Dozens of animals rescued from rising floodwaters in Bootheel
Tuesday, March 25, 2008
The Humane Society of Missouri plans to double the size of its rescue team of 10 stationed in Caruthersville to help save animals threatened by the rising Mississippi River. The organization removed 37 dogs and 11 cats from the humane society shelter in Caruthersville on Sunday night. The animals had been displaced by the flood or impending flooding.
"We went down to bring animals up so there would be room for additional animals to be brought in the next few days," said Tim Rickey, head of rescues and investigations for the Humane Society of Missouri.
The organization seized eight horses and 23 dogs Friday in Pemiscot County. Three of the horses were found dead of malnutrition and illness. Authorities said they were living on muddy water and wood.
They also seized 23 dogs from a Caruthersville home.
Rickey said the shelter in Caruthersville already had taken in 25 more animals by 2 p.m. Monday.
Pemiscot County Emergency Management director Danny Dodson thinks the Mississippi River levees will hold against the approaching crest, but Rickey is taking no chances. "It's a great concern right now," he said. "There's a lot of agricultural property and homes in the flood area. If the levee does not hold, there's going to be a lot of problems there."
He said the humane society wants to be ready in case that happens. "We want to be there if we need to mobilize people. People can house their animals temporarily until the danger's over and they can get back and get them," Rickey said.
Dodson said the river is just up to the bottom of the levees and is not putting pressure on them. "We've still got 25 feet to go," he said."Their integrity shouldn't be a question."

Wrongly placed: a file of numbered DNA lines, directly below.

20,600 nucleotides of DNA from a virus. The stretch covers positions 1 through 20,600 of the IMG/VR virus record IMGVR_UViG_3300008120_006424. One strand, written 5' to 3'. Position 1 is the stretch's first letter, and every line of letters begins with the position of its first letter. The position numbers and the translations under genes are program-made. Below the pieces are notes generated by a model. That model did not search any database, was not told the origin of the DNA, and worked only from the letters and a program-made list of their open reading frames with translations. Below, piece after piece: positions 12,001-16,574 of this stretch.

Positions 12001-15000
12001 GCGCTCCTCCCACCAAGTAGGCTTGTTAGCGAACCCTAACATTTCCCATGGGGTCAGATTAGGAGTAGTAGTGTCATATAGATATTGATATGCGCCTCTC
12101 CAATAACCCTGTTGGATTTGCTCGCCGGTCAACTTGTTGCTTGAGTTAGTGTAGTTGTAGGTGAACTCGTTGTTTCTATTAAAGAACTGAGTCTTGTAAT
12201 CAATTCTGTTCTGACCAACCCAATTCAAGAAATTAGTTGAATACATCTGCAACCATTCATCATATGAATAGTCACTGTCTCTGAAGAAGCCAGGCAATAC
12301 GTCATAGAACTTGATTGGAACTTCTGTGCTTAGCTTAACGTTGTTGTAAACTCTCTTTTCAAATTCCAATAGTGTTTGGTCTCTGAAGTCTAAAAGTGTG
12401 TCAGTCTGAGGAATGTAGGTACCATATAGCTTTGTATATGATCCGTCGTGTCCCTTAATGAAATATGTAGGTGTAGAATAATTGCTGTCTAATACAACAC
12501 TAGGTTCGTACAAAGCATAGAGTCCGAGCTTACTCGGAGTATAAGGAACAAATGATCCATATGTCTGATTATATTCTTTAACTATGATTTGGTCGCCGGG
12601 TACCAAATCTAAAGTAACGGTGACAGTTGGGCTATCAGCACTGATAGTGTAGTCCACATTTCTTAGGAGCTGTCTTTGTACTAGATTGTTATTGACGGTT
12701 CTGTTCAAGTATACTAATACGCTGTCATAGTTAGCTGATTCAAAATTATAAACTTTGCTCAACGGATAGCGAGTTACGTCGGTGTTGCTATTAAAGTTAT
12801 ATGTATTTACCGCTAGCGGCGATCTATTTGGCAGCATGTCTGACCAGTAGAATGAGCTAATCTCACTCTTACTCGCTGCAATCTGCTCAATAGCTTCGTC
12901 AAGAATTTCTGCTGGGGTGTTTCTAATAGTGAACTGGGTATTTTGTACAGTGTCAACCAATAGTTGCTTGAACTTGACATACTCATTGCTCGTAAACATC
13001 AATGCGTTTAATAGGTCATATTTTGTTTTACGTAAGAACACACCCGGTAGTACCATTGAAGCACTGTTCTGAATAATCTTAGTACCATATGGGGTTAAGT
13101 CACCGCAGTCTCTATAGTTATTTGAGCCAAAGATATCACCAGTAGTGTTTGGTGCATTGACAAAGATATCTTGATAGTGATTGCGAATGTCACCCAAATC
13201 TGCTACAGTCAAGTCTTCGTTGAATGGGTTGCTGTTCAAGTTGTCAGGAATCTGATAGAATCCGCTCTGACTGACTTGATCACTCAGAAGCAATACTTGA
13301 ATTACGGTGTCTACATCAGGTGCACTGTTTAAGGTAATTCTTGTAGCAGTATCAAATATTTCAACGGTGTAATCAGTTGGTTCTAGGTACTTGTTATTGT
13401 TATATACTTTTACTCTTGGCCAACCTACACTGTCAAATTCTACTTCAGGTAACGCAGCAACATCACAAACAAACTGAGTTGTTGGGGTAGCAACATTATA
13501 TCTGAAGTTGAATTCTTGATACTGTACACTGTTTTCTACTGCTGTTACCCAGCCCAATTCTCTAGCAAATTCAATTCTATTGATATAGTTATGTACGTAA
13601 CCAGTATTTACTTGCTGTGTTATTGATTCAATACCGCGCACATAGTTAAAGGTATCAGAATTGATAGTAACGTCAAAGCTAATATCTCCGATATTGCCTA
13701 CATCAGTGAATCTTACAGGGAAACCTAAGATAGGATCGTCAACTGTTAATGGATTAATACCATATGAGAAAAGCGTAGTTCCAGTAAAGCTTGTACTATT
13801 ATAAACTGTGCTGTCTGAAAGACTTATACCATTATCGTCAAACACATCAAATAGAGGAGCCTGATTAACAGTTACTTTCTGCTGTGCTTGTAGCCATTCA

He said most of the animals rescued so far have been from an area of old house trailers called Cottonwood Point. It lies on the river side of the levee. The humane society collected animals there in case the residents have to evacuate, Dodson said.
Pemiscot County's emergency response team has been searching for a suspected drowning victim since Saturday. The man went missing Friday night or early Saturday at White's Hole, a backwater out of the Mississippi River channel near Steele. The unidentified man went to help someone sandbag a house and his jeep became stuck as he attempt to leave. Only a foot of the jeep is now visible, Dodson said.
The Mississippi River crested at 41.04 feet at Cape Girardeau at 1 a.m. Monday and is expected to drop to 36.7 feet by Thursday, even anticipating some rainfall. Flood stage at Cape Girardeau is 32 feet.
The forecast for the area is for a 30 percent chance of showers tonight, with the chance of showers increasing to 60 percent Wednesday. The National Weather Service in Paducah, Ky., is calling for a 40 percent chance of showers Thursday and a slight chance Friday.
Rickey said another humane society team based in Jackson rescued dogs, cats, goats and birds in the Allenville area Thursday and Friday and then returned most to their owners. Two birds, a cat and six dogs were taken to the Deer Ridge Animal Hospital in Jackson temporarily but all had been returned to their owners by Monday.
Another team in Butler County rescued three horses and 11 dogs from floodwaters.
Rickey said rescues in St. Louis County have slacked off since the humane society rescued 13 head of cattle Saturday.
The Associated Press contributed to this report.
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